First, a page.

Freedom, I Cry & Other Poems
everyone thinks they used to be happier
back to the day
you wore that yellow summer dress
and twirled and twirled
in the gauzy sunshine
damp grass clinging to your skin
your laughter mingling with
the sound of gently-falling rain
arms wrapped around your withered body
this is how people fade away
you teeter to the window
it’s still dark outside
you draw yourself closer
wondering if you were happier then
in the dark of the night
the only answer
is the sound of your heart pounding against your ribs
i’ve seen him many times before.
i like watching the skinny boy
who likes watching trains go by,
following them with his gleaming eyes.
he comes at the same time each night.
there he is,
sipping his boxed juice, waiting.
i wait, too. i watch from a distance
the outline of his skinny body,
the small juice box in one hand, and
the sharp stone in another that he will
fling into the dark night any moment now.
there goes the projectile.
one less object of interest for me to look at
in the yellow light.
he bends down to pick another,
as if reading my mind.
i look at his face,
straight hair scattered over his forehead,
his loose shirt hanging around him
disinterestedly, waiting for something.
we wait, his shirt and i.
finally, a train! he picks up
his gaze from the stones at his feet
at the heavy beast of metal hurtling towards us.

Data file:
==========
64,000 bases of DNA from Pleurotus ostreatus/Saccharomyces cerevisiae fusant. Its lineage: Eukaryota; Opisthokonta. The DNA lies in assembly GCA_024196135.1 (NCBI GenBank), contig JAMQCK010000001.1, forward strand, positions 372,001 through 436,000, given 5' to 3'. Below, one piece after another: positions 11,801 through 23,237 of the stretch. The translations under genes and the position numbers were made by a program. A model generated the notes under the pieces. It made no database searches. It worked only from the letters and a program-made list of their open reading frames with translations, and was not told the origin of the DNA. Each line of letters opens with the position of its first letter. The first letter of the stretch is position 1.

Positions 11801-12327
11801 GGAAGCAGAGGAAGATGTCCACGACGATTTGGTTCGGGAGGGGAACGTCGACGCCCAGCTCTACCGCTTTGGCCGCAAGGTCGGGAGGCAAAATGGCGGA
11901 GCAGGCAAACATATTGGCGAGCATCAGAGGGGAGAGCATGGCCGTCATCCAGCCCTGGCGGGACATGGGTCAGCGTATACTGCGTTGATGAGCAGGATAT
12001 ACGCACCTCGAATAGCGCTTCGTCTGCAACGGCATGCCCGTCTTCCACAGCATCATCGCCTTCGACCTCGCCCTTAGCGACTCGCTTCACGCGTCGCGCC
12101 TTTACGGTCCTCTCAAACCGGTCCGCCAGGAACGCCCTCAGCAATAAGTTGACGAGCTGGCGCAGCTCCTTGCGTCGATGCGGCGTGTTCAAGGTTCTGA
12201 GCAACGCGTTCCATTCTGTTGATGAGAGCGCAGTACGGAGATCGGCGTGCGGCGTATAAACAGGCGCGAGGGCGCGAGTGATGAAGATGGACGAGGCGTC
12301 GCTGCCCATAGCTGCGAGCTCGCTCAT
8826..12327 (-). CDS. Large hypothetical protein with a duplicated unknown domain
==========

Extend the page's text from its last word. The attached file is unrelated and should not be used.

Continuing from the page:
i sit on the opposite side of the tracks,
skinny boy blotted out of my universe
by the sound and sight of moving steel.
suddenly he’s back. i look at his head
turned towards the train rushing away from us.
and taste the bite of the old urge again
to smash his face against the cold tracks.
and then again. and again.
and once again.
to watch his head crack and shatter
into scraps of skin and ribbons of muscle
and jagged splinters of bone,
all bathed in a bloody mist of red in the yellow light.
to watch his gleaming eyes dance in their sockets,
to freeze his mouth like that forever,
for all to see and admire
that special way he gapes at trains passing by.
so brilliant under the yellow light.
to take the reds and the whites inside his head,
to watch them drip and ooze
onto the cold canvas of metal and stone.
like a tastefully done Pollock,
making this dull place beautiful.
he turns around and walks away. as do i.
we’ll be here again tomorrow at the same time
and in my head
i will make a drip painting again.
what’s the harm in that?
freedom, i cry.
the word plops out of my mouth,
and this night i stop dying.
this night there are finally stars.
by the deafening crashing roar of relief,
i make two slits in my face for eyes,
claw at the skin of my back,
and sprout wings.
suddenly the familiar itch comes back,
of wearing my best song
and being alive again.
freedom, i cry,
reeling in the comfort
of this new development,
and ask what the word smells like
inside your head.
of lonely hotel rooms, you say,
and proceed to chain me
to your leg that has grown roots.
come, you say.
this is better, you say,
look, this night there are stars!
the view is much better if you stay in one spot.
this is definitely the better alternative.
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